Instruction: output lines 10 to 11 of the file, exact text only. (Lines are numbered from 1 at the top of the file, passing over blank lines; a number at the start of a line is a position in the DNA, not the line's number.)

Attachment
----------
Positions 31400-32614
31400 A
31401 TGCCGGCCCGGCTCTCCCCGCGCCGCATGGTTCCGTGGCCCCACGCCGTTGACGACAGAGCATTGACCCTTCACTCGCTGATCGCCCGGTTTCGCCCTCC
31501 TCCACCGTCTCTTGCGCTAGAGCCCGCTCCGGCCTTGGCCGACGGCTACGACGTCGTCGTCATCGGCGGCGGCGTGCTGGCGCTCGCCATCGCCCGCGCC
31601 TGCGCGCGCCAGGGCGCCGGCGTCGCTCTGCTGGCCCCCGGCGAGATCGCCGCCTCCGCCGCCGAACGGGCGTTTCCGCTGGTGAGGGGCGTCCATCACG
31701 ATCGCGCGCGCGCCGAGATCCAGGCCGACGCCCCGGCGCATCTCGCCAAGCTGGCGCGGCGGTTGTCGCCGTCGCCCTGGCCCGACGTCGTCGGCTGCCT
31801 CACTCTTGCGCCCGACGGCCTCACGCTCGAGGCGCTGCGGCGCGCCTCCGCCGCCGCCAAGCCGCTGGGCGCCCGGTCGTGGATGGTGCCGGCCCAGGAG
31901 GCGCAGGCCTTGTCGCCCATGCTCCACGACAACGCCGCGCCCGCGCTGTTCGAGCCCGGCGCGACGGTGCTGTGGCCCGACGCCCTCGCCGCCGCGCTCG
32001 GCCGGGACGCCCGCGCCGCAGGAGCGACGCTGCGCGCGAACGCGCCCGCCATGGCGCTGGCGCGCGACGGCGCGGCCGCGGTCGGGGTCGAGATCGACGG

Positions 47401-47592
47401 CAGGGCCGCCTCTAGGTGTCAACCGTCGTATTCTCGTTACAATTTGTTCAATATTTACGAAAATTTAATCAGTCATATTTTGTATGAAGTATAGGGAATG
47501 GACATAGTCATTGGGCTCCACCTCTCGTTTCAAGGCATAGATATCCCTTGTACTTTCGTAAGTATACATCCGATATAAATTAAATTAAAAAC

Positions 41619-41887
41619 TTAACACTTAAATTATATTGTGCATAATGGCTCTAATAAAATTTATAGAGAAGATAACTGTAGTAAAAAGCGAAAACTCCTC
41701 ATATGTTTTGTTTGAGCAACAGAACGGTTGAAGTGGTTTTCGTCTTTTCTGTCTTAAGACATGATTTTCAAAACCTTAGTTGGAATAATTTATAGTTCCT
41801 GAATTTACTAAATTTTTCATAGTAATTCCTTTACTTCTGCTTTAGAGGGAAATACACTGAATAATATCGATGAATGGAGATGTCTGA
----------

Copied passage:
Positions 47401-47592
47401 CAGGGCCGCCTCTAGGTGTCAACCGTCGTATTCTCGTTACAATTTGTTCAATATTTACGAAAATTTAATCAGTCATATTTTGTATGAAGTATAGGGAATG